Outdoors notebook

Survey finds no CWD in state deer

CorrespondentJuly 10, 2014 

A fatal neurological disease that affects deer and elk has not reached North Carolina, and state wildlife officials hope to keep it away.

Chronic wasting disease, known as CWD, was not detected in the more than 3,800 samples of free-ranging deer and elk tested statewide in 2013 and into 2014, the N.C. Wildlife Resources Commission said Tuesday.

Similar surveys are planned every five years, or more often as necessary, said Dr. Maria Palamar, the state wildlife veterinarian, who appreciated the large number of samples donated by hunters and processors.

“We did this statewide survey because we are extremely aware of the risk of CWD and how CWD has been found in more and more states,” Palamar said. “… We are going to continue with the surveillance. If anyone finds a deer that is acting abnormally or has died in strange circumstances, we are going to test that deer to make sure that deer doesn’t have CWD.”

Other diseases, including rabies and hemorrhagic diseases, can have similar neurological symptoms, she said. CWD is not known to infect people.

CWD is in 23 states and two Canadian provinces. It was confirmed in West Virginia in 2005, Virginia in 2010 and Maryland in 2011. The Virginia Department of Game and Inland Fisheries confirmed in February two new CWD cases in white-tailed deer in Frederick County during the 2013 hunting season. Maryland confirmed its second known case in February. West Virginia has confirmed 162 cases centered in two counties over the years.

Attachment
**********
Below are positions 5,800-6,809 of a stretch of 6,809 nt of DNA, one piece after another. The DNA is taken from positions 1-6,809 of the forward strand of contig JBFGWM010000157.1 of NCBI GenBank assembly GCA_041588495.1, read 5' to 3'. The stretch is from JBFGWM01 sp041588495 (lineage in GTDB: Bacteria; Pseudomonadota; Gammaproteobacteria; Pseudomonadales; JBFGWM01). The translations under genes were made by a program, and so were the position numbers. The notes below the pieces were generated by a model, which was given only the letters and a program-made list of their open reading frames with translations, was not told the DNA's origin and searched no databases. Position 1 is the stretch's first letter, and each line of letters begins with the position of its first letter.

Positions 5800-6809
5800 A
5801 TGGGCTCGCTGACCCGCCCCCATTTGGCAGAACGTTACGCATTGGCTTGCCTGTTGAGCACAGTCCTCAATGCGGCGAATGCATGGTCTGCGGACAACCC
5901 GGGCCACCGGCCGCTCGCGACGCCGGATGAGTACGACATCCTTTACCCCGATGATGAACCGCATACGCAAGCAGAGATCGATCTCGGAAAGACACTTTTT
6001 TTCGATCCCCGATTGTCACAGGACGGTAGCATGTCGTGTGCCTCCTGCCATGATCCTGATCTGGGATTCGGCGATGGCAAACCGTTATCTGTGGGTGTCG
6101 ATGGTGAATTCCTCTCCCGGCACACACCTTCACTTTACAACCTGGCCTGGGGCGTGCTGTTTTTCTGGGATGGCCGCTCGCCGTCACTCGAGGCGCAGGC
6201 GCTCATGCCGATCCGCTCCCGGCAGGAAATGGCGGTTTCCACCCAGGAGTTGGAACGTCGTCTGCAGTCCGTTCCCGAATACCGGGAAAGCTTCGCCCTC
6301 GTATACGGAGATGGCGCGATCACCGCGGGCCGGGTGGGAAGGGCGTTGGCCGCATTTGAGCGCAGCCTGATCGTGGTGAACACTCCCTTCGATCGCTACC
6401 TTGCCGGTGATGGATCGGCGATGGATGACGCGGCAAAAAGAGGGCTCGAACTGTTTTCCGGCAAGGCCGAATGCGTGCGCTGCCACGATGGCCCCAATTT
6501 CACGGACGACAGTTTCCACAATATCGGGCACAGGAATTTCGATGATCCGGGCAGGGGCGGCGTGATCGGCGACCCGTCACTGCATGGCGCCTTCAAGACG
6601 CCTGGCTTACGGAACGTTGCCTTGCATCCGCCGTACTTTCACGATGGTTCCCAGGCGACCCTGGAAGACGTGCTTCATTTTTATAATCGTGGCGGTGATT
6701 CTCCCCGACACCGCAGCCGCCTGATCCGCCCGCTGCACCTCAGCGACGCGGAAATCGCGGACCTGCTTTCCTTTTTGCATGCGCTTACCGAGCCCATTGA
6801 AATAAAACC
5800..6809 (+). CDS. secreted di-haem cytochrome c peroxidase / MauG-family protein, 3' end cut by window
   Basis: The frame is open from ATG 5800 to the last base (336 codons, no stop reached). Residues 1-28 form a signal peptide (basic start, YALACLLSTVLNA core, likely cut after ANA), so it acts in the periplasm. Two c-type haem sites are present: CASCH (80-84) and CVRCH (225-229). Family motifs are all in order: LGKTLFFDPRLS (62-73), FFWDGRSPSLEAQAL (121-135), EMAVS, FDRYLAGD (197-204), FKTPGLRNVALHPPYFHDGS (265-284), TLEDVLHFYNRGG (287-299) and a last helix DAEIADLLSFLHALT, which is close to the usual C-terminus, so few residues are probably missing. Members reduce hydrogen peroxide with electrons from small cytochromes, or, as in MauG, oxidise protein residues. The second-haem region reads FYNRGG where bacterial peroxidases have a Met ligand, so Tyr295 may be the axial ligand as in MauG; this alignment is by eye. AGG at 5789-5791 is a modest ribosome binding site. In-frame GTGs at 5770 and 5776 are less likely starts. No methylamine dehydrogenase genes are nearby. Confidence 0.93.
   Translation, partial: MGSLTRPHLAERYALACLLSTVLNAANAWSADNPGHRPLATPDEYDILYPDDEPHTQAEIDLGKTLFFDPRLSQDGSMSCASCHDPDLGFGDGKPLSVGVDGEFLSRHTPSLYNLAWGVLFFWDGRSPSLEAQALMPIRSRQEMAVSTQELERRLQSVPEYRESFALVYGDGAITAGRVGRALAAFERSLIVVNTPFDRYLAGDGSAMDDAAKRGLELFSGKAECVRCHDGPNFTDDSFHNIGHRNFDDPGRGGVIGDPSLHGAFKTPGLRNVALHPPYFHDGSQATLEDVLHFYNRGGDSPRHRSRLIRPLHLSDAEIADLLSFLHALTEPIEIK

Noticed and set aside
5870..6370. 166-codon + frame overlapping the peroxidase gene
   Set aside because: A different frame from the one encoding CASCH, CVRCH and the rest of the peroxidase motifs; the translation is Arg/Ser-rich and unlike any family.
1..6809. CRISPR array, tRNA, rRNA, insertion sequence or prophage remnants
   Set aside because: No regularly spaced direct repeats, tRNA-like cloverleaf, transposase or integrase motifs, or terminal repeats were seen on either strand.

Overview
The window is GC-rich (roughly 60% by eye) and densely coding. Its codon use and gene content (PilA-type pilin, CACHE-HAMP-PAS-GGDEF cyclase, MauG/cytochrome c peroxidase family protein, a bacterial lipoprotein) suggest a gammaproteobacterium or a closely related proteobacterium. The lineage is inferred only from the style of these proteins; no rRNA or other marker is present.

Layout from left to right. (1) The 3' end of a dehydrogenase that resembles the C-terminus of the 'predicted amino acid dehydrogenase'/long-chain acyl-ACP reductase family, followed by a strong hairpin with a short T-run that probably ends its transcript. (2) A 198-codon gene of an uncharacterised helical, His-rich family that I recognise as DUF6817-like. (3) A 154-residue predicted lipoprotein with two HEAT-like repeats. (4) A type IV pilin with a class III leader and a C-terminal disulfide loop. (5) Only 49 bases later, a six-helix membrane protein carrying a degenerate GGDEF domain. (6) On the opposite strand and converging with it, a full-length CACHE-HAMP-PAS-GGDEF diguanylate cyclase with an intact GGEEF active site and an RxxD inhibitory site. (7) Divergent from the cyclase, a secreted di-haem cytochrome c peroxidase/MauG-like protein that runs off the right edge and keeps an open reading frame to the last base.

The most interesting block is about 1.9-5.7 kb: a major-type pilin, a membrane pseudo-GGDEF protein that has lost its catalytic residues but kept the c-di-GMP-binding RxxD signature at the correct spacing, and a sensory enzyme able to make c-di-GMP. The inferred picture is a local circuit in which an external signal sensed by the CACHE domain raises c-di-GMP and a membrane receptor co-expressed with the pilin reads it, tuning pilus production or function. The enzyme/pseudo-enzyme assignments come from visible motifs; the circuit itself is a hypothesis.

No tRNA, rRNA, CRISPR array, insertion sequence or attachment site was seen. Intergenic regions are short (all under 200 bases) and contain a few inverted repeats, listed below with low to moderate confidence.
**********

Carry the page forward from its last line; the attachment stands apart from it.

North Carolina limits the parts of cervids – whitetails, elk, moose and mule deer – that hunters can bring home from other states and strictly regulates captive deer herds. Regulations can be found at www.ncwildlife.org.

Regulation of deer falls under the wildlife commission. However, a budget item before state lawmakers would transfer administration of farms raising captive deer to the N.C. Department of Agriculture. Conservation organizations have expressed concern that the transfer would weaken oversight and open the door for CWD to enter the state. Tuesday in Missouri, where CWD has been found in captive and wild deer, Gov. Jay Nixon vetoed two such bills.

More information can be found at www.cwd-info.org.

Important meeting: The U.S. Forest Service will hold a public meeting 9 a.m.-noon Thursday as part of the Nantahala and Pisgah National Forests management plan revision. The meeting will be held at the Crowne Plaza Hotel in Asheville. Go to http://www.fs.usda.gov/detail/nfsnc/home/?cid=STELPRDB5397660.

Organizations such as the Ruffed Grouse Society urge members statewide to attend so sportsmen and sportswomen have input on wildlife habitat issues.

Meeting Thursday: The Wildlife Resources Commission will meet at 9 a.m. in Raleigh. Audio is live-streamed at www.ncwildlife.org.

Carcasses needed: The N.C. Division of Marine Fisheries is requesting that recreational fishermen donate red snapper carcasses for study during the red snapper mini-season that NOAA Fisheries will open Friday. Find a map of donation freezer locations at http://portal.ncdenr.org/web/mf/snapper/red-snapper-collection.

The season will open July 11-13, July 18-20 and July 25-26. Limit will be one fish daily, with no size limit. Learn more at http://portal.ncdenr.org/web/mf/proclamation-ff-40-2014.

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Boggess: boggess.teri@gmail.com Twitter: @BoggessT

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